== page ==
Yesterday we hauled out the bird baths and filled them. You notice I said baths…plural. Yep, it’s crazy but we have four of them and use to have five until a critter broke the top of the fifth one. The base is now scheduled to become a planter in the future. We have five aces remember?
The cement bath in the bed outside of our three-season porch.
In case you haven’t already figured it out, we are serious bird watchers!
When we moved from our city Cape Cod, I was feeling bad about missing our beautiful Cardinals, Titmice and Wren that roosted every year under the overhang of our knotty pine porch in an old silk flowers basket. I left it there just for him.
But my dear husband, ever the optimist, said “Don’t worry we will have new birds” and birds we have.
Bird bath in the dedicated bird feeding bed.
Because our ecosystem is Oak Savannah Forest and we feed and water the birds year-round, we have the spectacular forest species like four different species of woodpeckers including the huge Pileated that fly’s in to eat the suet from our bird bed. We also enjoy the Rufous-sided Towhee, Baltimore Oriole, Junco, Eastern Phoebe, Grosbeaks, as well as all the common birds like White Breasted Nuthatch, Chickadee, Tufted Titmouse, Goldfinch with quick seasonal sightings of Scarlet Tanager and Indigo Bunting and multiple Warblers. And a real treat…the Bluebirds that nest in our boxes year after year.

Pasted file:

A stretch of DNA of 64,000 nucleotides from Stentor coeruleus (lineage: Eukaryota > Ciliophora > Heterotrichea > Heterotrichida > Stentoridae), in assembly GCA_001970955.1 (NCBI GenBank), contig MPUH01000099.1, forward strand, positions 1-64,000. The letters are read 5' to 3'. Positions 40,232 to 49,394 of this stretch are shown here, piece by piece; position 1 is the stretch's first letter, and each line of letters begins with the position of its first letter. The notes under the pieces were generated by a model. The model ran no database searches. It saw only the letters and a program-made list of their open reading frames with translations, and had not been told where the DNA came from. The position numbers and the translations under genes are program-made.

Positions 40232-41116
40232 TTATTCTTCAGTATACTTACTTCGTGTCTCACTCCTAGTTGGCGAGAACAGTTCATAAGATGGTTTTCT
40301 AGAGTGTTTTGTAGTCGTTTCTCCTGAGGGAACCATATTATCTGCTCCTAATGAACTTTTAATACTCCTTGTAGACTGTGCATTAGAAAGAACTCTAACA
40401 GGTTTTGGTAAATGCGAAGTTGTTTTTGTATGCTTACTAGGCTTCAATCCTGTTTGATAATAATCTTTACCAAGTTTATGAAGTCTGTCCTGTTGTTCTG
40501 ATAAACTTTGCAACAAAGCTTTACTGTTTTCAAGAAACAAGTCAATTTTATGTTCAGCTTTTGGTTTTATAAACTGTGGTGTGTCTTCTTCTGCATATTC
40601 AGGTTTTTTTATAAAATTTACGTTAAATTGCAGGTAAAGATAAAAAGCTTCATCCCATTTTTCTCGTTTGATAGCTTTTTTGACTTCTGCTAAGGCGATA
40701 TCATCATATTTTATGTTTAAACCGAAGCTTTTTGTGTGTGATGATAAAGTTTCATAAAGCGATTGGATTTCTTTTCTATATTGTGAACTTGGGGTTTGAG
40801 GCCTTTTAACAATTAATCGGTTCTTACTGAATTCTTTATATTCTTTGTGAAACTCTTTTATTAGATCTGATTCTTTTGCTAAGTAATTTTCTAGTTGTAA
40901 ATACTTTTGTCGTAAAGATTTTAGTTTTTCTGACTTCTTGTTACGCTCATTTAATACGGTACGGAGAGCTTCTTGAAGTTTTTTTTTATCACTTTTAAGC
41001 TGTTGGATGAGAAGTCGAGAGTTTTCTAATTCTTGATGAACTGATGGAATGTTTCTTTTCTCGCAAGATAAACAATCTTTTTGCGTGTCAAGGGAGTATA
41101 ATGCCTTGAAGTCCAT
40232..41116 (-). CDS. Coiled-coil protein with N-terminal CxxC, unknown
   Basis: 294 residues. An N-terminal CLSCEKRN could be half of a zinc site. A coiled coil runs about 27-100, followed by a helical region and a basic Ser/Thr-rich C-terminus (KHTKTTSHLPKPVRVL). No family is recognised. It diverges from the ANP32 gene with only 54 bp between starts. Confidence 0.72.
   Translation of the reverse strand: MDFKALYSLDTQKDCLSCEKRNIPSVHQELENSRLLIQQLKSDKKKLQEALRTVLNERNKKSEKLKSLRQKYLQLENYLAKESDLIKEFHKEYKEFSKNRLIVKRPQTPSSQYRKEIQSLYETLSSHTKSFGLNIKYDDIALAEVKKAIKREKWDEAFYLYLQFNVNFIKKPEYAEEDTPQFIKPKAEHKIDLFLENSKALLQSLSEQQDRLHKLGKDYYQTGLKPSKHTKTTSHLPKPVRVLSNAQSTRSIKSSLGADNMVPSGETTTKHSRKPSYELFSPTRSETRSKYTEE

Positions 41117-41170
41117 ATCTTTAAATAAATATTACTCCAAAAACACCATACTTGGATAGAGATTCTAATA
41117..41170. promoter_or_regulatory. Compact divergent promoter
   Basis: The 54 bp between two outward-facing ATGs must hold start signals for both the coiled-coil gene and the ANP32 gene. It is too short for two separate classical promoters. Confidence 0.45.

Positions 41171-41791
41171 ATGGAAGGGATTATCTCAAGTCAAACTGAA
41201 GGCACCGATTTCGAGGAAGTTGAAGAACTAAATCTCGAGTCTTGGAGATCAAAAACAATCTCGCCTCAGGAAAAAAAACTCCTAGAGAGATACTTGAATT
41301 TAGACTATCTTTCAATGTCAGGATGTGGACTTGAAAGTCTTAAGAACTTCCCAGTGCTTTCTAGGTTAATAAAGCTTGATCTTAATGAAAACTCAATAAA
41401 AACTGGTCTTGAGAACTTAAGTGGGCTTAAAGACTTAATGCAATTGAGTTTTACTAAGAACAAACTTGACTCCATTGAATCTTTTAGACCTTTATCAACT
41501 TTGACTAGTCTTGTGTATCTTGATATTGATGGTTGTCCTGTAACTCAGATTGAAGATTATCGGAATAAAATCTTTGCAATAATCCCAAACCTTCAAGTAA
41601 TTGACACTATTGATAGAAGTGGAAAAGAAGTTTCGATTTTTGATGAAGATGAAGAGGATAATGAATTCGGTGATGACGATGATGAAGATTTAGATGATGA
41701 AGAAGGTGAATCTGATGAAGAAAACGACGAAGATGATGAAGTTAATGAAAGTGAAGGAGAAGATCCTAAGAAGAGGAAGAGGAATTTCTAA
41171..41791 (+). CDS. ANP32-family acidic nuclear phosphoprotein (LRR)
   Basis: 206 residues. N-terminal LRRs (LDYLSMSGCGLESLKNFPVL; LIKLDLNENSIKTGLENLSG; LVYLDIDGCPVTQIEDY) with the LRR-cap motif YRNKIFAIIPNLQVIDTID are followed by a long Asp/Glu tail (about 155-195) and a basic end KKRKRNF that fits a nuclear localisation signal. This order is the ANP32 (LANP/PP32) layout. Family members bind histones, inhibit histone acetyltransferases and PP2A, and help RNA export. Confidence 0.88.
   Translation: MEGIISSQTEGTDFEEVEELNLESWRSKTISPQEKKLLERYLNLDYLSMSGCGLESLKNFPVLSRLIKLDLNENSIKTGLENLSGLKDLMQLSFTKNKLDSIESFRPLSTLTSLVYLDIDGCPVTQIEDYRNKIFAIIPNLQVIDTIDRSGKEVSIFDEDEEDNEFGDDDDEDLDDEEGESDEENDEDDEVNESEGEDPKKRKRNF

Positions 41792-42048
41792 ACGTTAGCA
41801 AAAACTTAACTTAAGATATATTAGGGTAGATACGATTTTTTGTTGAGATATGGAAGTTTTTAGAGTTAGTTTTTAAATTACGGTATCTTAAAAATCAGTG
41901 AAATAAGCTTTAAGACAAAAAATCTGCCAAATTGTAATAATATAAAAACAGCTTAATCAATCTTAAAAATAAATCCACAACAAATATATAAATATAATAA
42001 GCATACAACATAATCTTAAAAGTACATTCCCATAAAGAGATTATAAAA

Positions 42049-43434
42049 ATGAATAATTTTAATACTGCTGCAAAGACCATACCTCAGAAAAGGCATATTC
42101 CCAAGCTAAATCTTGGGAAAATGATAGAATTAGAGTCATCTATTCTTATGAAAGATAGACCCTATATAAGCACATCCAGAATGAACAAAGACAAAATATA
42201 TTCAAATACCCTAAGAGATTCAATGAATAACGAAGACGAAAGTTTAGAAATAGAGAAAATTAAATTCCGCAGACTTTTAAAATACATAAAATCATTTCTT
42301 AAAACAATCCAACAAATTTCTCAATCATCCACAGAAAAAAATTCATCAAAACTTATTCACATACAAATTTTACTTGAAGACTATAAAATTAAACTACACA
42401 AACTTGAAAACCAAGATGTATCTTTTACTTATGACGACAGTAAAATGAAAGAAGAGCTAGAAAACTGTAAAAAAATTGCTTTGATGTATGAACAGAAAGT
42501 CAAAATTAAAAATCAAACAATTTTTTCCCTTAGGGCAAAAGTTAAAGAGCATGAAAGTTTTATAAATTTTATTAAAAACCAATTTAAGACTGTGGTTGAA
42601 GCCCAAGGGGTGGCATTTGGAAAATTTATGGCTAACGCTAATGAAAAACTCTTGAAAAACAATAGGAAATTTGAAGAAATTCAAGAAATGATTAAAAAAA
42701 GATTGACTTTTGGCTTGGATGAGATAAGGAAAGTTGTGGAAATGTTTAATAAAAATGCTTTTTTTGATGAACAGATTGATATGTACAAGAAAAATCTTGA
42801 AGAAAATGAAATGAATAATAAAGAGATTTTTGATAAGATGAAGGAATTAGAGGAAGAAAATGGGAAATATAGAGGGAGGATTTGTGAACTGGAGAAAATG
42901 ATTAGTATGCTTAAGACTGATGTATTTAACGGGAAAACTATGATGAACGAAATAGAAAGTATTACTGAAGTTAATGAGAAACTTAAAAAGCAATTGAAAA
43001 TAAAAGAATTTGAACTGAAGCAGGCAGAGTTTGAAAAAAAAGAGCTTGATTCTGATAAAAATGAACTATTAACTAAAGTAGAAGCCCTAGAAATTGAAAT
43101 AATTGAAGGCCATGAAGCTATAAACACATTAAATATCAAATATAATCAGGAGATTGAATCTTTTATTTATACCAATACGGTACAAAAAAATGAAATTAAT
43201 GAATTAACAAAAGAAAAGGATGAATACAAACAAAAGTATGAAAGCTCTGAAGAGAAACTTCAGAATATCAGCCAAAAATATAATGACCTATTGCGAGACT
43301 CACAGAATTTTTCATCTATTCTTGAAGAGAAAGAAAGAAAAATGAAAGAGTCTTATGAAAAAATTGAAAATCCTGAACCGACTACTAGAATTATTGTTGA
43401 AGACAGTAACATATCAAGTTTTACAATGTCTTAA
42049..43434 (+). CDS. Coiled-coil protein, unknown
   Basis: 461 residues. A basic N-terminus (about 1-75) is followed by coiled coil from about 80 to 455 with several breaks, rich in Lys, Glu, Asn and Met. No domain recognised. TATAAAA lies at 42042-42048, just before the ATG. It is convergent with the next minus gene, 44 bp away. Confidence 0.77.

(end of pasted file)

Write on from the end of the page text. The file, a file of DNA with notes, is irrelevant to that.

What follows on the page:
Brown ceramic bird bath in the railroad tie herb garden.
I fact, I have come to believe we have better birds here than we had in our previous city home.
We built them a bird feeding bed with small trees and shrubs to land in and hang out in, provide sunflower seeds, thistle, suet and water. When you have the right combination; food, water, trees and no chemicals it’s a magnet to birds – like when you build it they will come!
Cement sunflower bird bath in the turn-around bed at the gravel driveway.
Of them all, my favorite has to be the Bluebirds. On the day we were looking at the small house we spotted Bluebirds flying in and out of the hole of an old apple tree. In order to invite them back, one of the first things we did was put up three blue bird boxes, two in the meadow in the sun, for early nesting and one in the shade for later, hot-season nesting. And within three weeks we had Bluebird in the box!
Every spring it’s a real treat to see them return, hear the Mr. sing for his mate and then watch for the Mrs. and enjoy the show of which box they choose to the process from the nest building to fledging. Most year we watch them bring two sets of babies fledge and if we are lucky three families. Those Bluebirds are hardworking parents.
This is Bluebird magic!
Small House / Big Sky Donna